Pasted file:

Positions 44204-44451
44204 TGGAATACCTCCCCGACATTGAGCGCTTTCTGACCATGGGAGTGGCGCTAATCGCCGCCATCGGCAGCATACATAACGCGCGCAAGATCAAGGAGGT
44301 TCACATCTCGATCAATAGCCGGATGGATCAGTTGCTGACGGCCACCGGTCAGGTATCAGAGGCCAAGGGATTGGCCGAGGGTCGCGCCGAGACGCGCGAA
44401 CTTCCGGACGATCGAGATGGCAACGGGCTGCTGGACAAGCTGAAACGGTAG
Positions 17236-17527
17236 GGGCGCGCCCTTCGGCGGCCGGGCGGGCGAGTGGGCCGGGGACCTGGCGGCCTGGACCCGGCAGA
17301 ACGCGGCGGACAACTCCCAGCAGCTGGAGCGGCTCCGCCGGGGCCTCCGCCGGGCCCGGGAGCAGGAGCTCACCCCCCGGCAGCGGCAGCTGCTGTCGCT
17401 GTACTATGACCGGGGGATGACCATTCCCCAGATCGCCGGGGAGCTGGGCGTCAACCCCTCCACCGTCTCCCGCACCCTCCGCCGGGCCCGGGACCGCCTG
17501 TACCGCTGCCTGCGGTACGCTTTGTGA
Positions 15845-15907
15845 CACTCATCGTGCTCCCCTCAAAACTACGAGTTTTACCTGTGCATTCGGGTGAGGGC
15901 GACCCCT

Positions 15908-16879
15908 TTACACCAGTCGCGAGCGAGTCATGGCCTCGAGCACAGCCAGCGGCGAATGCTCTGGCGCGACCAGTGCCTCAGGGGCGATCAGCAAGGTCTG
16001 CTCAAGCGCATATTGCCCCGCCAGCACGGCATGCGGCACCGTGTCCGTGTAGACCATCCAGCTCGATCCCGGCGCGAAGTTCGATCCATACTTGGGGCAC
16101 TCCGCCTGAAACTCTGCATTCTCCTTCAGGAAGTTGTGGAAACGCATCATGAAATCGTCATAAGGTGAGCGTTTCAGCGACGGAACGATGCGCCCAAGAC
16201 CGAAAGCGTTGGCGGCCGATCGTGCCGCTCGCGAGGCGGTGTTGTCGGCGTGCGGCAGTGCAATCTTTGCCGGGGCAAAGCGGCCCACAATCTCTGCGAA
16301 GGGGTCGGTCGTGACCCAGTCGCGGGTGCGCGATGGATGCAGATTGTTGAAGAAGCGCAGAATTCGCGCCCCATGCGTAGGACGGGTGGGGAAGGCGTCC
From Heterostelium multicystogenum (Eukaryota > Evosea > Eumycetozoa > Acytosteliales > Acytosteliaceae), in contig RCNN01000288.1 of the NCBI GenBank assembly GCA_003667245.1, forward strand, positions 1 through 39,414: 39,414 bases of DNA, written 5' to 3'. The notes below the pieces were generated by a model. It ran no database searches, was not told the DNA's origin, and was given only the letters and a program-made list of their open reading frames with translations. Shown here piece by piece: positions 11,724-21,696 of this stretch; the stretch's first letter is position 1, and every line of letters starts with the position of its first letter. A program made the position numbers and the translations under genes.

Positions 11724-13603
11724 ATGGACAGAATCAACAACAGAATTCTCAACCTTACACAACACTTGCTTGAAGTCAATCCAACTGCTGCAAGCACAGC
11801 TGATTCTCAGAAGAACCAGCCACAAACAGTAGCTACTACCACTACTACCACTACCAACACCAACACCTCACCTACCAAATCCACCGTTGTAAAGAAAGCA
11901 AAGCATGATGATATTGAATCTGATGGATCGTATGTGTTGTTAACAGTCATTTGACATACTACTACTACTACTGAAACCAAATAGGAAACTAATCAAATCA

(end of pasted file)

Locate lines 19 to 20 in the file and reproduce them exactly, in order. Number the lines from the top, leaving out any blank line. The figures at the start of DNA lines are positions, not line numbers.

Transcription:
From Heterostelium multicystogenum (Eukaryota > Evosea > Eumycetozoa > Acytosteliales > Acytosteliaceae), in contig RCNN01000288.1 of the NCBI GenBank assembly GCA_003667245.1, forward strand, positions 1 through 39,414: 39,414 bases of DNA, written 5' to 3'. The notes below the pieces were generated by a model. It ran no database searches, was not told the DNA's origin, and was given only the letters and a program-made list of their open reading frames with translations. Shown here piece by piece: positions 11,724-21,696 of this stretch; the stretch's first letter is position 1, and every line of letters starts with the position of its first letter. A program made the position numbers and the translations under genes.

Positions 11724-13603